CIVIL ENGINEERING & PATENT LAW  
This website illustrates how Civil Engineers may make greater use of the Global Patent System to Promote Progress in their Field.
The American Founders included Patent Rights in the United States Constitution to Promote Progress.
UT Austin:  Ferguson Structural Engineering Laboratory
Top Innovators
      The Ferguson Structural Engineering Laboratory (FSEL) at the University of Texas at Austin ranks as one of the leading resources for creating civil engineering innovation in the world.  Patenting the FSEL's innovations could turn numerous lab discoveries into widespread industry practices.  Ferguson may leverage the capabilities of some of its robust testing capabilities to produce intellectual property through a patenting plan focused on optimizing structural design.     

     The Ferguson Structural Engineering Laboratory includes an impressive amount of testing equipment with great patenting potential, arrayed across a 45,000 square foot floor plan.  The lab's Three-Dimensional Reaction System has a testing capacity ranging up to 300,000 lbs.  The FSEL also includes a titanic structural test floor and fatigue test slab.  Ferguson's High-Temperature Test Facility has chambers designed to withstand testing temperatures of up to 1600 degrees Fahrenheit and includes several UTMs, with the largest topping out at a capacity of 550,000 lbs.  A Large-Scale Beam Test Facility, able to apply loads of up to 4,000,000 lbs, provides yet another Ferguson testing capability.  Even among the elite American R&D centers, the FSEL still stands out as a giant for furthering civil engineering innovation.    

    
A patent plan integrated with the Laboratory’s other engineering goals could help to leverage Austin’s powerful testing tools into a leading civil engineering source of intellectual property.  Experts may use the impressive resources of the Ferguson Structural Engineering Laboratory to discover breakthrough designs for handling, for example, seismic loads, tension, compression, flexure, shear, torsion, fatigue, and fracture.  The FSEL’s capability to furnish solid testing data would significantly strengthen civil engineering patent claims.  The key lies in directing patent attorneys trained in civil engineering technologies to prepare and file patent applications prior to publicly revealing laboratory results.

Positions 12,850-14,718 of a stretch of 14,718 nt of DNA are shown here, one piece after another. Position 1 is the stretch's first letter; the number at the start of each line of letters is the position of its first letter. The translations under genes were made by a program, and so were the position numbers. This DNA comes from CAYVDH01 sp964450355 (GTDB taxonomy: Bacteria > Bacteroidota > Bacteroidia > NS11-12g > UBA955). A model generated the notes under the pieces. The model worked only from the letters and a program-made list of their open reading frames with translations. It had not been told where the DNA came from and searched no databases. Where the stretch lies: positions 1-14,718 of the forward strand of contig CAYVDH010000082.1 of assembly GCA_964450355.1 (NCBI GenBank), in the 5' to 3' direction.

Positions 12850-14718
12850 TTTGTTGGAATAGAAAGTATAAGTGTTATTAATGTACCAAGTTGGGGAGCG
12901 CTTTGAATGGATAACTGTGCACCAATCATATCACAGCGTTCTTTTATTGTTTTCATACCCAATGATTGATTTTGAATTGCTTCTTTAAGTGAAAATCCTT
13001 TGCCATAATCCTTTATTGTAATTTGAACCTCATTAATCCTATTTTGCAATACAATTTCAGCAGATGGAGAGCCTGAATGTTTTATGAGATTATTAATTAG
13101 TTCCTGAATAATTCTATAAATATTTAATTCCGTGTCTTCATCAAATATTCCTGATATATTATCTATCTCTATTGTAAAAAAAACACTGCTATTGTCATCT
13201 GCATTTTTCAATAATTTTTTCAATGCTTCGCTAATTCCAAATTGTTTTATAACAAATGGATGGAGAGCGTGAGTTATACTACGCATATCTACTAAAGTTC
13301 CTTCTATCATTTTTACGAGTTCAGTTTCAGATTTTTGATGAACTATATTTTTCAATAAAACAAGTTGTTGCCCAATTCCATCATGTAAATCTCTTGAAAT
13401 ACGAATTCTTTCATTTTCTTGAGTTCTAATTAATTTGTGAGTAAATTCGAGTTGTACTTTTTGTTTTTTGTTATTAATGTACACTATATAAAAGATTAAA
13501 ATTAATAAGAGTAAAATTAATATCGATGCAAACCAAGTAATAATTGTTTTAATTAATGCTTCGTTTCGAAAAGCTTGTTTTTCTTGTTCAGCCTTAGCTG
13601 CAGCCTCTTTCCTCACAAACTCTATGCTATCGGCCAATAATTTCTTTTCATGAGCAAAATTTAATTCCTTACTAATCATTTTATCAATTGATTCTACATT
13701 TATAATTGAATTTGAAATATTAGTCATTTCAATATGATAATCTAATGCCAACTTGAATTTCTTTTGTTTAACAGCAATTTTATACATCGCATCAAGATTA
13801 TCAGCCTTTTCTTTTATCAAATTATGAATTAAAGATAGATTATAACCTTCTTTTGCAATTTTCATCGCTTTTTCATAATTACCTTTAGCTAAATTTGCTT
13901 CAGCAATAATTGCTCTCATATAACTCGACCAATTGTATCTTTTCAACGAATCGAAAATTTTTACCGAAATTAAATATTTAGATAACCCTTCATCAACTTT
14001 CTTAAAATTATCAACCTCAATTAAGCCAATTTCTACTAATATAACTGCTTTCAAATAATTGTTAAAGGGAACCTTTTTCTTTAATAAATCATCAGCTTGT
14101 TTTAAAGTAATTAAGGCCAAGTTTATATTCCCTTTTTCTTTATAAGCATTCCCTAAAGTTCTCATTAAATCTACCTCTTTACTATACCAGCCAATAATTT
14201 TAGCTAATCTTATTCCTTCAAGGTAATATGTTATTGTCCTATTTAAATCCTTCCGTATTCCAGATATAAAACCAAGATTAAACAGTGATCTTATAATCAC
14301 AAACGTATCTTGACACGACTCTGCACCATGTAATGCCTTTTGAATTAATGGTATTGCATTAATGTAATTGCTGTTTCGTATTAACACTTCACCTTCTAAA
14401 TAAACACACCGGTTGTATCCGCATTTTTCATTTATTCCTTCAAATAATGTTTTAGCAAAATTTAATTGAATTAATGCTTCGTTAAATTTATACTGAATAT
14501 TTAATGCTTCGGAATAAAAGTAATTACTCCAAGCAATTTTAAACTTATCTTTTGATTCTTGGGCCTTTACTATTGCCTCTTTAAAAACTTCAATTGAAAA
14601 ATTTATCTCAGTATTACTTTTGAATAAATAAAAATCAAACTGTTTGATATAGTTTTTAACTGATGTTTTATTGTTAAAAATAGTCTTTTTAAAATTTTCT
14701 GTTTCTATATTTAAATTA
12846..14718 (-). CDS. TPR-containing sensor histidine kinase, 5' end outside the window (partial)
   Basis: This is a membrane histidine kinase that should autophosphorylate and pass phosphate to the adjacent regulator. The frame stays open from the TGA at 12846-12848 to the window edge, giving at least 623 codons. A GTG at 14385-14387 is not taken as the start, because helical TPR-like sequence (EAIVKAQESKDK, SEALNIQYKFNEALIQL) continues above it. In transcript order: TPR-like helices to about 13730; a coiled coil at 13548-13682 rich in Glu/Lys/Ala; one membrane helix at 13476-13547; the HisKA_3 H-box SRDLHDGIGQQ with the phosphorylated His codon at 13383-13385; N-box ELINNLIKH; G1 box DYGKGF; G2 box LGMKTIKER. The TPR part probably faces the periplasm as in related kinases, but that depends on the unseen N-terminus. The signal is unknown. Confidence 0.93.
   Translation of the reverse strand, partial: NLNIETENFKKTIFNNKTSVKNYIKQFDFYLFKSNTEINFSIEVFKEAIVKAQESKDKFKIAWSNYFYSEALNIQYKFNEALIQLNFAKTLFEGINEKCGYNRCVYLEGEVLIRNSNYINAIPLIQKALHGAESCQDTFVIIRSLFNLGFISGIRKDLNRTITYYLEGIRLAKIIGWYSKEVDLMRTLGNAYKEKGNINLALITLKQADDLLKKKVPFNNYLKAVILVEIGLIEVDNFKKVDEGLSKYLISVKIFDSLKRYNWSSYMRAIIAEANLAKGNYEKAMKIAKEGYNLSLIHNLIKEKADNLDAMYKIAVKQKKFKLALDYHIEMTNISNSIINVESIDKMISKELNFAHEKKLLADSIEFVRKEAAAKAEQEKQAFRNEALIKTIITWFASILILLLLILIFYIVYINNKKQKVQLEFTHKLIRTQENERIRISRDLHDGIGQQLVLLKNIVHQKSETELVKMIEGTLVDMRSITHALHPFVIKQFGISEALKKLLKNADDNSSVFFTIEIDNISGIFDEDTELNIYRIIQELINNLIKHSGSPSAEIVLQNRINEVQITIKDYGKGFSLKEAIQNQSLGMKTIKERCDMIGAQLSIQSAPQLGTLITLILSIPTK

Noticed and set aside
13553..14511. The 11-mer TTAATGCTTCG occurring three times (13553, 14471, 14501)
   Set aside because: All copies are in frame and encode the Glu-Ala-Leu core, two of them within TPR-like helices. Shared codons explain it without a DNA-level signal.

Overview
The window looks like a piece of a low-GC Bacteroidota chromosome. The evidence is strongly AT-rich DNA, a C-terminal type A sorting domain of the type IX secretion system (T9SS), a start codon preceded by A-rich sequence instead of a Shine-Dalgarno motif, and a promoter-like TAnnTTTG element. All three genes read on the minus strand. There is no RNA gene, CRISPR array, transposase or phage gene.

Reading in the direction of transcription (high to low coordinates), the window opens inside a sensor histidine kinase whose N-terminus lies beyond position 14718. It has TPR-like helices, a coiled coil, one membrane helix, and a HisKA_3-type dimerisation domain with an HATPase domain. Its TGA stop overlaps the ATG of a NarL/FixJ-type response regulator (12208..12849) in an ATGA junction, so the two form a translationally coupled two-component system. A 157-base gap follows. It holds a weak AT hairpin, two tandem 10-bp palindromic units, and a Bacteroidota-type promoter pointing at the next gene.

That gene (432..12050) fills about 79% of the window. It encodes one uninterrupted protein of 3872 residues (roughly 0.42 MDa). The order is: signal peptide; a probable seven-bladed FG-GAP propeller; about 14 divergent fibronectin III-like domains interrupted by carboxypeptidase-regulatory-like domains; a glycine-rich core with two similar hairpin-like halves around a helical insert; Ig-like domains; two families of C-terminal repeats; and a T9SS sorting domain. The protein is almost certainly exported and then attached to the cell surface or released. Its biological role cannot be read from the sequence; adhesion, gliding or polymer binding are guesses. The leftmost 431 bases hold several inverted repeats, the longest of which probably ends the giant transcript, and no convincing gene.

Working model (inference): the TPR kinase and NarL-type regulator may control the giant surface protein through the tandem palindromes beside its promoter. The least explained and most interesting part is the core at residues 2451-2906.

In contrast to many junk patents flooding the U.S. and global intellectual property systems, UT Austin’s innovative civil engineering patents, underpinned by the vast testing resources of the Ferguson Structural Engineering Laboratory, could help to technologically lead the industry.  Claiming optimal designs that shave off construction costs and enable formerly “impossible” architecture from which rivals may be excluded would provide cost and competitive edges absolutely in demand in the marketplace.  Large construction, engineering, and architectural firms would likely welcome teaming with UT Austin via patent licensing agreements, thereby gaining access to the patented technology developed by the FSEL and using those patents to seize marketplace opportunities.  Due to its impressive testing capabilities, the Ferguson Structural Engineering Laboratory would start in pole position for efforts to build a commercially viable patent licensing portfolio.
A Possible Patenting Plan